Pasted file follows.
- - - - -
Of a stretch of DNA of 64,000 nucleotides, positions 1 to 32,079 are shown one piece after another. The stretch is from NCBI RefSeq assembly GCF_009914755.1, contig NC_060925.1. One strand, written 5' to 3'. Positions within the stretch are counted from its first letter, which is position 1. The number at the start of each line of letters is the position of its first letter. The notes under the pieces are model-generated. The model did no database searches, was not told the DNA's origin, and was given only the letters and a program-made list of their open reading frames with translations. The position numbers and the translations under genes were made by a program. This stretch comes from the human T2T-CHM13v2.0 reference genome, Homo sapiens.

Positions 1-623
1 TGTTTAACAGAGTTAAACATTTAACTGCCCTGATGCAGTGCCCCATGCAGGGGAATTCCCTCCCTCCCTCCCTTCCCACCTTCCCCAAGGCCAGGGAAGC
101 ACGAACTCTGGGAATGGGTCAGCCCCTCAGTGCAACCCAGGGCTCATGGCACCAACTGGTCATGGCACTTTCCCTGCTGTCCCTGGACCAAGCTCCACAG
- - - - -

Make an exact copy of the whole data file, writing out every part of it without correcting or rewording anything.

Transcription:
Of a stretch of DNA of 64,000 nucleotides, positions 1 to 32,079 are shown one piece after another. The stretch is from NCBI RefSeq assembly GCF_009914755.1, contig NC_060925.1. One strand, written 5' to 3'. Positions within the stretch are counted from its first letter, which is position 1. The number at the start of each line of letters is the position of its first letter. The notes under the pieces are model-generated. The model did no database searches, was not told the DNA's origin, and was given only the letters and a program-made list of their open reading frames with translations. The position numbers and the translations under genes were made by a program. This stretch comes from the human T2T-CHM13v2.0 reference genome, Homo sapiens.

Positions 1-623
1 TGTTTAACAGAGTTAAACATTTAACTGCCCTGATGCAGTGCCCCATGCAGGGGAATTCCCTCCCTCCCTCCCTTCCCACCTTCCCCAAGGCCAGGGAAGC
101 ACGAACTCTGGGAATGGGTCAGCCCCTCAGTGCAACCCAGGGCTCATGGCACCAACTGGTCATGGCACTTTCCCTGCTGTCCCTGGACCAAGCTCCACAG